CRTC ruling eliminates contract breaking fees after 2 years in Canada, among other changes

crtc

As citizens of the Great White North already know, we Canadians get completely hosed on our cell phone contracts.  Canada has been shown to have one of the worst systems from a consumer perspective and there has been growing backlash over the last several years.  Consumer groups have been pushing the Canadian Government, in form of the CRTC, to institute new laws and policies to help the Canadian Wireless consumer.  Well.  Today. The consumer has seemed to have won a victory finally.

The CRTC has decided that cellphone companies are NO LONGER allowed to charge you cancellation fees if you break your contact, if you have been on your contract for at least 2 years.

In Canada, most contracts are 3 years.   I am going to wait a minute while all of our non Canadian readers get back up off the floor ………………………………………………………………………………………………………………………………………………………………………………………………………………………..

……………………………………………..

Ok your back?  Good

The new ruling basically makes all 3 year contracts, 2 year contracts, as there is now no penalty to cancel if you have gone past the 2 year mark.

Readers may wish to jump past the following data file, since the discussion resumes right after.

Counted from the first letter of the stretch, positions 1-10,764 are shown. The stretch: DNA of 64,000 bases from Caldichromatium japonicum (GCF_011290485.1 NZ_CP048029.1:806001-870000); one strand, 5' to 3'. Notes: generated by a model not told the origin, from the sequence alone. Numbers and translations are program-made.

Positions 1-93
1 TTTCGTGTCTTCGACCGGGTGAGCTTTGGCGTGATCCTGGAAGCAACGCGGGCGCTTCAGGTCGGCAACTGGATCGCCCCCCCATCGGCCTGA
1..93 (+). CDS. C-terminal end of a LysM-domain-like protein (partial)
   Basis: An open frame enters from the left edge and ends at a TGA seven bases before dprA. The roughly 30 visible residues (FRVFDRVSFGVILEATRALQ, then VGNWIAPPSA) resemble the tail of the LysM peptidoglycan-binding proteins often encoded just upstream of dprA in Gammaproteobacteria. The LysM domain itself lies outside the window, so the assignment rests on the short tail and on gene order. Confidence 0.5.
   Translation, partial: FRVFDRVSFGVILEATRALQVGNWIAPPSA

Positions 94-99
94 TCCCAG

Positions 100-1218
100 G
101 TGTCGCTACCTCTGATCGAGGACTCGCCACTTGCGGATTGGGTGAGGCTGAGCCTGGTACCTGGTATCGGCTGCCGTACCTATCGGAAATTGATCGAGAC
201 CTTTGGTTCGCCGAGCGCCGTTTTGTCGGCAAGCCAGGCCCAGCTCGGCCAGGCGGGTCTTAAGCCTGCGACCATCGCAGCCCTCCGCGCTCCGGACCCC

In addition, the law also puts a cap on additional data charges for local and roaming at $50 and $100 respectively.

Changes will allow consumers to:

  • Terminate their wireless contracts after two years without cancellation fees, even if they have signed on for a longer term.
  • Cap extra data charges at $50 a month and international data roaming charges at $100 a month to prevent bill shock.
  • Have their cellphones unlocked after 90 days, or immediately if they paid for the device in full.
  • Return their cellphones, within 15 days and specific usage limits, if they are unhappy with their service.
  • Accept or decline changes to the key terms of a fixed-term contract (i.e., two-year), and receive a contract that is easy to read and understand.

The CBC has a great article up on the topic so if you want to know more details, head over there

Now the great question this new law creates is.  What will happen to contract subsidized phone prices in Canada?

Only time will tell.

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  1. Do these changes apply to existing contracts then? Or do these changes only apply to newly created contracts? Are there any effective dates, wish it were retro-active lol

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